|The future of Amateur Radio will involve Digital Signal Processors.
They will be used for noise cancellation, filtering, and symbol generation/regeneration.
As I begin my research into these
realms, frequently check information will be stored here.
PC Soundcard DSP chip's
Most people don't realize it, but there is a powerful DSP chip in most
systems bought on the market today. They are emulated using the hosts
microprocessor (486 and greater.). The linux operating system includes
programmable DSP support via a /dev/dsp
device. Save those old Soundblaster Pro/16's, they are the easiest
to use for packet radio.
Drivers for many soundcards are available in the current linux kernel,
however, Plug-and-Play cards are not well supported. The Open
Sound System (4-front) has drivers that will support PnP cards, but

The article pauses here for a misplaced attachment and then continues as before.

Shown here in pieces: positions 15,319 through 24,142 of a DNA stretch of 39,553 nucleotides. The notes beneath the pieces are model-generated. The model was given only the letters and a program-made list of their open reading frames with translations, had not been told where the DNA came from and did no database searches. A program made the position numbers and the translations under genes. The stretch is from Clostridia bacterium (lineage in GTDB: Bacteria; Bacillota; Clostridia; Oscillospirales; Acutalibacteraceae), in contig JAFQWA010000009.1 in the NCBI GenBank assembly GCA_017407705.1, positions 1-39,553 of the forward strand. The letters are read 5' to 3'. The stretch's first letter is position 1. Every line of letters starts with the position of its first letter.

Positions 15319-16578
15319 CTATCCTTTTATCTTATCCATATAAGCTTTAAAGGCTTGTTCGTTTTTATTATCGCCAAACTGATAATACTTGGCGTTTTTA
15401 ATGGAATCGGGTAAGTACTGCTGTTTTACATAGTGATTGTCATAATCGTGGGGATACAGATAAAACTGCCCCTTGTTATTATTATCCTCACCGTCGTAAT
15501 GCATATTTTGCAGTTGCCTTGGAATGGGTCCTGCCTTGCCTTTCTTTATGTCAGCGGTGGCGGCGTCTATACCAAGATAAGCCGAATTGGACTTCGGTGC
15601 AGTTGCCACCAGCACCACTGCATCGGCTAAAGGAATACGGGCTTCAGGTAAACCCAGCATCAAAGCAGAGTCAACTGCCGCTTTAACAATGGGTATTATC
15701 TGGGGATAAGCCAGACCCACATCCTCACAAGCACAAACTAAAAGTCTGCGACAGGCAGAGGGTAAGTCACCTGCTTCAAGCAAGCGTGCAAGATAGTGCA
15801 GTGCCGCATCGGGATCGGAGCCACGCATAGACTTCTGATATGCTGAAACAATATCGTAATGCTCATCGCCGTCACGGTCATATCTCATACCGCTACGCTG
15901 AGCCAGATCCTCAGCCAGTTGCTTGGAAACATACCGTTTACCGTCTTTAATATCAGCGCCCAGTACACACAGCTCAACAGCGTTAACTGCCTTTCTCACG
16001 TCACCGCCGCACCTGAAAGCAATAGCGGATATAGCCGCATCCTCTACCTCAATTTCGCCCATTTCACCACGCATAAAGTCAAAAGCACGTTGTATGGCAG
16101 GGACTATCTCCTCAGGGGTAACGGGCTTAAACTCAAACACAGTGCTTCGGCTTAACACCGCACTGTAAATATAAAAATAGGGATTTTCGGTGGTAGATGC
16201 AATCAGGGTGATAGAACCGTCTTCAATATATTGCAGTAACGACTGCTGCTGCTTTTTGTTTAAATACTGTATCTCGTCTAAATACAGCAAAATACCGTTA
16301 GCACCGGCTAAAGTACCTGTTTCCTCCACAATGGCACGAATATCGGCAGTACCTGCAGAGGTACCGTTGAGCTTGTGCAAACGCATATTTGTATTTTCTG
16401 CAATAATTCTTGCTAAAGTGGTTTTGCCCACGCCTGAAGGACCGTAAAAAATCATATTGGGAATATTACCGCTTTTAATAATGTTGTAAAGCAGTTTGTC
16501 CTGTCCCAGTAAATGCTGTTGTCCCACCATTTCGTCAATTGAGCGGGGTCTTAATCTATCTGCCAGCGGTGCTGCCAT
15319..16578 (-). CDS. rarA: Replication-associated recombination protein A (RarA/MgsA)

is not free. However, a Czech effort has surpassed the functionality
of the OSS outfit, the Advanced
Linux Sound Architecture (ALSA) is moving to the forefront of sound
accessablility for Linux.
The linux Sound HOW-TO will
shed some light on what soundcards are currently supported and how to configure
your soundcard under linux.
Discrete DSP chip's
Aside from Soundcards, there are various standalone DSP's which can
be purchased at low cost. To become more familiar with DSP and its
associated black magic, I suggest you check
out the DSP FAQ.